Enhanced tumor growth in the NaS1 sulfate transporter null mouse

Dawson, P A, Choyce, A, Chuang, C, Whitelock, J, Markovich, D and Leggatt, GR (2009) Enhanced tumor growth in the NaS1 sulfate transporter null mouse. Cancer Science, 101 2: 369-373. doi:10.1111/j.1349-7006.2009.01399.x

Author Dawson, P A
Choyce, A
Chuang, C
Whitelock, J
Markovich, D
Leggatt, GR
Title Enhanced tumor growth in the NaS1 sulfate transporter null mouse
Journal name Cancer Science   Check publisher's open access policy
ISSN 1347-9032
Publication date 2009-11-01
Year available 2009
Sub-type Article (original research)
DOI 10.1111/j.1349-7006.2009.01399.x
Open Access Status DOI
Volume 101
Issue 2
Start page 369
End page 373
Total pages 5
Editor Yusuke Nakamura
Place of publication Japan
Publisher Wiley-Blackwell Publishing Japan
Language eng
Subject C1
920102 Cancer and Related Disorders
1112 Oncology and Carcinogenesis
Abstract Sulfate plays an important role in maintaining normal structure and function of tissues, and its content is decreased in certain cancers including lung carcinoma. In this study, we investigated tumor growth in a mouse model of hyposulfatemia (Nas1(-/-)) and compared it to wild-type (Nas1(+/+)) mice. Lung epithelial tumor cells (TC-1 cell line) were injected subcutaneously into male Nas1(-/-) and Nas1(+/+) mice on a mixed 129Sv and C57BL/6 genetic background. Tumor sections were stained with anti-glycosaminoglycan antibodies to assess the distribution of proteoglycans and Gomori's trichrome to detect collagen. After 14 days, tumor weights were markedly increased (by similar to 12-fold) in Nas1(-/-) mice when compared with Nas1(+/+) mice. Histological analyses of tumors revealed increased (by approximate to 2.4-fold) vessel content, as well as markedly reduced collagen and immunoreactivity against glycosaminoglycan structural epitopes in the tumors from Nas1(-/-) mice. No significant differences were found for the growth of cultured TC-1 cells supplemented with Nas1(-/-) or Nas1(+/+) serum, as determined by H-3-thymidine incorporation, implying that the cell culture conditions may not reflect the in vivo situation of enhanced tumor growth. This study has revealed increased tumor growth and an altered extracellular tumor matrix in hyposulfatemic Nas1(-/-) mice. These findings highlight the importance of blood sulfate levels as a possible modulator of tumor growth, and could lead to future cancer studies in humans with altered sulfate homeostasis. (Cancer Sci 2010; 101: 369-373)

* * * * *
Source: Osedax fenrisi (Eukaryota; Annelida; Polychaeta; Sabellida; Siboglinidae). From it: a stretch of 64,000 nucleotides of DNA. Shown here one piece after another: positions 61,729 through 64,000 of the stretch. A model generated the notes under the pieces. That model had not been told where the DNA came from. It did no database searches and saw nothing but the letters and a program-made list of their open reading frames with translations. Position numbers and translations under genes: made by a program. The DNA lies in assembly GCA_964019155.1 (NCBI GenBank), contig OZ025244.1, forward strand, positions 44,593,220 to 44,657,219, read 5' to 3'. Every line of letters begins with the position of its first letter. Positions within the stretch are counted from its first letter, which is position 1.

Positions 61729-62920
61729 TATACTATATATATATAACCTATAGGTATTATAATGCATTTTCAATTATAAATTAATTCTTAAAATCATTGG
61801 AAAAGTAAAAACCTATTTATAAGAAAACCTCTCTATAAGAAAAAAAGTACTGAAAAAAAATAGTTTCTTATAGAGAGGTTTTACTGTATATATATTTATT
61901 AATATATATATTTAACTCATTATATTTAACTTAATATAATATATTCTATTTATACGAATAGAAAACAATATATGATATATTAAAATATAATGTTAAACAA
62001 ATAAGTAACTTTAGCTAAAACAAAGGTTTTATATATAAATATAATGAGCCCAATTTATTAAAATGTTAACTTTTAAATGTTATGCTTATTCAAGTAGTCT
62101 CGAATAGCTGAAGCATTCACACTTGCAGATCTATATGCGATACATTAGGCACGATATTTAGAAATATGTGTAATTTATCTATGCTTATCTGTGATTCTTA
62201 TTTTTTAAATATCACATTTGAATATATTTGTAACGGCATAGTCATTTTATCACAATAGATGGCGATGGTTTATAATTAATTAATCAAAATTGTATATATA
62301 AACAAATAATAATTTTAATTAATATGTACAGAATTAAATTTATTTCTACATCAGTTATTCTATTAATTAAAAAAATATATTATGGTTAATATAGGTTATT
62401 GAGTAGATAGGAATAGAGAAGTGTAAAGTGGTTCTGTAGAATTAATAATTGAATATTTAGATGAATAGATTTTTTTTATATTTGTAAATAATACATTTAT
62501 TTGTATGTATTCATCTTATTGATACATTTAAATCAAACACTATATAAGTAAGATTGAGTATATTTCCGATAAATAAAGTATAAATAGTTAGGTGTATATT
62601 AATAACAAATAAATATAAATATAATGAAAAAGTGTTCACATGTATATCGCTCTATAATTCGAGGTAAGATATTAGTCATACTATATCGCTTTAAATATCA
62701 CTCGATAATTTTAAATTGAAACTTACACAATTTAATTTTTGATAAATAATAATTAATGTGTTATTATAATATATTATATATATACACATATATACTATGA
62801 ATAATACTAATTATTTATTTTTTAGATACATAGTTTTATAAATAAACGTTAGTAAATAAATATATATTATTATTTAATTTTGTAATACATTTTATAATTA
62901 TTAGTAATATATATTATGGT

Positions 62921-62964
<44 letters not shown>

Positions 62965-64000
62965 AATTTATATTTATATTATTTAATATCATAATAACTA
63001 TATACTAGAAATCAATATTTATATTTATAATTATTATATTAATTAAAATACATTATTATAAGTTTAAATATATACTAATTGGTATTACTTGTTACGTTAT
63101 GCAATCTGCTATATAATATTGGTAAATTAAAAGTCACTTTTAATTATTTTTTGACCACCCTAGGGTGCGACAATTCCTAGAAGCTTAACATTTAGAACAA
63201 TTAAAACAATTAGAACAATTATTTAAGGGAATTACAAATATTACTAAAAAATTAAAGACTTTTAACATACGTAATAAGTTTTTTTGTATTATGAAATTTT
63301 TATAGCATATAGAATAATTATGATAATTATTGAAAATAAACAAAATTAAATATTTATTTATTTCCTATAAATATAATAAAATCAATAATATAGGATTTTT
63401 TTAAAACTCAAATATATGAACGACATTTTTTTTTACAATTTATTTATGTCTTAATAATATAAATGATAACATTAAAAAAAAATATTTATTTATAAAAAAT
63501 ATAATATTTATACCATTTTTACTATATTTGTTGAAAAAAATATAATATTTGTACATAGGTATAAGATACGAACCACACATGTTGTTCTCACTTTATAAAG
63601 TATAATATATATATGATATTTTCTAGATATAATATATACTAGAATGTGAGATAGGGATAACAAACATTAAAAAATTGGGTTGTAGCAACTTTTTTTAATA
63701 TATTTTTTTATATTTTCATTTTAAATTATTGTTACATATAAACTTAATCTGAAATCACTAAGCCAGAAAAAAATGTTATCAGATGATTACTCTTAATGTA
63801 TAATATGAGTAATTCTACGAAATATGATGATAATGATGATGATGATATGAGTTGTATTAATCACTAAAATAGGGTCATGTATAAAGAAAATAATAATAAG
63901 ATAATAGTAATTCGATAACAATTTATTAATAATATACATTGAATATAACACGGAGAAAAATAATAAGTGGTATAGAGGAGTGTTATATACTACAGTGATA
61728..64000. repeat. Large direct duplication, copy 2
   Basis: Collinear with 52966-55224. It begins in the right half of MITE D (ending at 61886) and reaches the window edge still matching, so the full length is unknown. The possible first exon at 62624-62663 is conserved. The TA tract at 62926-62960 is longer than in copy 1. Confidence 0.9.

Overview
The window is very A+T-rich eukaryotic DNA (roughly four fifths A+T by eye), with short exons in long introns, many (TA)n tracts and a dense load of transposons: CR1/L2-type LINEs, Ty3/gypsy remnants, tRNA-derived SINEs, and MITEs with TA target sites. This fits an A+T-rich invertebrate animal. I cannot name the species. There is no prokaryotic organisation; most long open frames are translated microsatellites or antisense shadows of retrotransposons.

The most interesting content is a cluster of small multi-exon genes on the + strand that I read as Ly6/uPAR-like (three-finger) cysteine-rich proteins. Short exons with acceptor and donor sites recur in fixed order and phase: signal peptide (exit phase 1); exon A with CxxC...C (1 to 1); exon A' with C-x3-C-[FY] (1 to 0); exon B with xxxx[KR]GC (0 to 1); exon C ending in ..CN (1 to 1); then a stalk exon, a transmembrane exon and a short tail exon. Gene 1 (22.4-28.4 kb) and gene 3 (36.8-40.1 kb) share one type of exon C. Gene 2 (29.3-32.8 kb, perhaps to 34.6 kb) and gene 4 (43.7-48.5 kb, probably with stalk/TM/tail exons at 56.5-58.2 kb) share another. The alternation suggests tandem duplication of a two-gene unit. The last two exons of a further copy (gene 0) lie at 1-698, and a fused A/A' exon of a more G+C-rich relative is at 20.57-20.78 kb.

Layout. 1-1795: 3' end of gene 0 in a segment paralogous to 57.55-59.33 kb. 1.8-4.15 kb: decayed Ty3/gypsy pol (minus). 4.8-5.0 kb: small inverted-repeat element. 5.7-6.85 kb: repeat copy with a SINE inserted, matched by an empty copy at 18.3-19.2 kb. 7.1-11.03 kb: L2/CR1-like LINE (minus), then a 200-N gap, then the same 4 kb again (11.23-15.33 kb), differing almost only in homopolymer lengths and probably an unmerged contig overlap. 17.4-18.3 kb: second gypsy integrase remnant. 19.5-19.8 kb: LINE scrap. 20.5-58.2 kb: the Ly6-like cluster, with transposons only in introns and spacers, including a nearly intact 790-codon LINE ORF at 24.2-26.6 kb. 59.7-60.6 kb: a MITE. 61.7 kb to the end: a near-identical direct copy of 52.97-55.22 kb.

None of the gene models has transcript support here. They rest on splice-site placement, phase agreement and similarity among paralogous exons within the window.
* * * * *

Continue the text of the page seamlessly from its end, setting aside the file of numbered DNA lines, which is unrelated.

Q-Index Code C1
Q-Index Status Confirmed Code
Additional Notes published online Nov 2009

Document type: Journal Article
Sub-type: Article (original research)
Collections: 2010 Higher Education Research Data Collection
School of Biomedical Sciences Publications
UQ Diamantina Institute Publications
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Citation counts: TR Web of Science Citation Count  Cited 8 times in Thomson Reuters Web of Science Article | Citations
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Created: Tue, 30 Mar 2010, 21:24:56 EST by Bacsweet Kaur on behalf of School of Biomedical Sciences